Our Recommendations to Parties in Summary
- Integrate Human Rights in Decisions to Avert, Minimize and Address Loss and Damage
- Adopt an Intersectional Approach
- Ensure the Rights to Self-Determination and Participation
- Strengthen and Update Human Rights and Corporate Accountability Frameworks in light of the Climate Crisis
- Act Ambitiously on Mitigation and Adaptation to Reduce the Future Scale of Loss and Damage; Reject False Solutions
- Center Human Rights in Environmental Decision-Making within International Multinational Organizations and International Financial Institutions
- Deliver on Climate Finance in ways that Comply with Human Rights, are Gender Responsive, Proactively Address Intersectional Challenges and Support Efforts towards Fiscal Justice
- Deliver Sufficient Climate Finance, including New, Additional and Long-Term Funding for Loss and Damage
- Ensure Finance is Structured and Delivered in ways that Respect Human Rights, are Gender Responsive and Proactively Address Intersectional Challenges
- Support Concrete Efforts towards Fiscal Justice including Debt and Tax Justice
- Agree on Governance Issues which would lead to Better Human Rights Outcomes on Loss and Damage
- Establish Loss and Damage as a Permanent Standing Agenda Item
- Operationalize the Santiago Network, an important step in establishing the implementation apparatus of the Warsaw International Mechanism (WIM), adopting a rights-based approach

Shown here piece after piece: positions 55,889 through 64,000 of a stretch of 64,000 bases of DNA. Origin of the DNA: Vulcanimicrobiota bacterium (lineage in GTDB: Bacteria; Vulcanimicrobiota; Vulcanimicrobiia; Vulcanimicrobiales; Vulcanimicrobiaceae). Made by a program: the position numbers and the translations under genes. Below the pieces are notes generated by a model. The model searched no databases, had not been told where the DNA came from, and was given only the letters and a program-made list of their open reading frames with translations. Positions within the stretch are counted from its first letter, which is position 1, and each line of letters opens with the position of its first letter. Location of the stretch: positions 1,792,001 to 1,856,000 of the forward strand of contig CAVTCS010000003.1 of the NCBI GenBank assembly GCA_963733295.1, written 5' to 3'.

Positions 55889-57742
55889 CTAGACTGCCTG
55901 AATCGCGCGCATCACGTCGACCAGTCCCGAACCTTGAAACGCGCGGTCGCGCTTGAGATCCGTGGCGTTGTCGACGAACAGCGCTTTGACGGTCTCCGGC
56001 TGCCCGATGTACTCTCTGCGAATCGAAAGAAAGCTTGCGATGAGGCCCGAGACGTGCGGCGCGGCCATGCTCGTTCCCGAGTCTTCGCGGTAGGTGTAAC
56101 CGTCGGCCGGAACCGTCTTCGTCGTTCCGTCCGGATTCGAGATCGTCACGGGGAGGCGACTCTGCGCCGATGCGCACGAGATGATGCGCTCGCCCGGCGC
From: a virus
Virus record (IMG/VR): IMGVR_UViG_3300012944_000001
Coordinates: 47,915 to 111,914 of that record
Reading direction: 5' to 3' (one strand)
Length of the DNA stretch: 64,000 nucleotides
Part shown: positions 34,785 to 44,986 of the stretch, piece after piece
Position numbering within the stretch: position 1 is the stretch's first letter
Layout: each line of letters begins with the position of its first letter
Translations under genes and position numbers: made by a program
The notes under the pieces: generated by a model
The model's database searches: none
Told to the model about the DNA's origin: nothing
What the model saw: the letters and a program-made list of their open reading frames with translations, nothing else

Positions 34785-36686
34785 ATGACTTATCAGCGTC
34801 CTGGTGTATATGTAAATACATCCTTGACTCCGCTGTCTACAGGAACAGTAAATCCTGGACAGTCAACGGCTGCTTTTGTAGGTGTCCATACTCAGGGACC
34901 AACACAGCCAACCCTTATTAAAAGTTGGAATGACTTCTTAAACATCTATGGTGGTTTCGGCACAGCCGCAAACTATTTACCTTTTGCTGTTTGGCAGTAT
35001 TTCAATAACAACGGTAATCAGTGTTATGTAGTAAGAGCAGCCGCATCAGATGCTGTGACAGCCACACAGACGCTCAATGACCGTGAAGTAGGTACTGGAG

Dozens of Network members contributed to the strategy, research, drafting, and review of this briefing, including through participation in a series of regional consultations in Asia, Africa, Latin America and the Middle East and North Africa. Special thanks to: Al Haq (Palestine); Asian Forum for Human Rights and Development (FORUM-ASIA) (Thailand); Asia Indigenous Peoples Pact (AIPP) (Thailand); Asia Pacific Forum on Women, Law and Development (APWLD) (Thailand); Association des Amoureux du Livre pour le Développement Local (ASSOAL) (Cameroon); Bangladesh Legal Aid and Services Trust (BLAST) (Bangladesh); Center for Economic and Social Rights (CESR) (United States); Centre for Human Rights and Development (CHRD) (Mongolia); Comité Ambiental en Defensa de la Vida (Colombia); Confederación Campesina del Perú (Peru); Egyptian Association for Collective Rights (Egypt); Dibeen Association for Environmental Development (Jordan), Egyptian Initiative for Personal Rights (EIPR); FIAN International; Forest Peoples Programme (UK); Foundation for the Conservation of the Earth (FOCONE) (Nigeria); Fundación Promoción Humana (Argentina); Green Advocates (Liberia); Housing and Land Rights Network (HLRN); Hakijamii (Kenya); Human Rights Law Network (India); Interamerican Association for Environmental Defense (AIDA) (Mexico, Colombia, Ecuador); Global Initiative for Economic, Social and Cultural Rights (GI-ESCR) (United States); International Women’s Rights Action Watch Asia Pacific (IWRAW-AP) (Malaysia); Institut Prometheus pour la Démocratie et les Droits Humains (IPDDH) (Morocco); Kavita Naidu; Kenya Land Alliance (KLA) (Kenya); Land Research Center (Palestine); Lok Shakti Abhiyan (India); Manushya Foundation (Thailand); Movement for the Survival of the Ogoni People (MOSOP) (Nigeria); Organización Fraternal Negra Hondureña (OFRANEH) (Honduras); Ogiek Peoples Development Program (OPDP) (Kenya); Pakistan Fisherfolk Forum (PFF) (Pakistan); Pro Public- Forum for the Protection of Public Interest (Nepal); Proyecto de Derechos Económicos, Sociales y Culturales (ProDESC) (Mexico); Right to Water Forum in the Arab Region (RWFAR) (Egypt); and SAPCONE-Turkana People Organization (Kenya).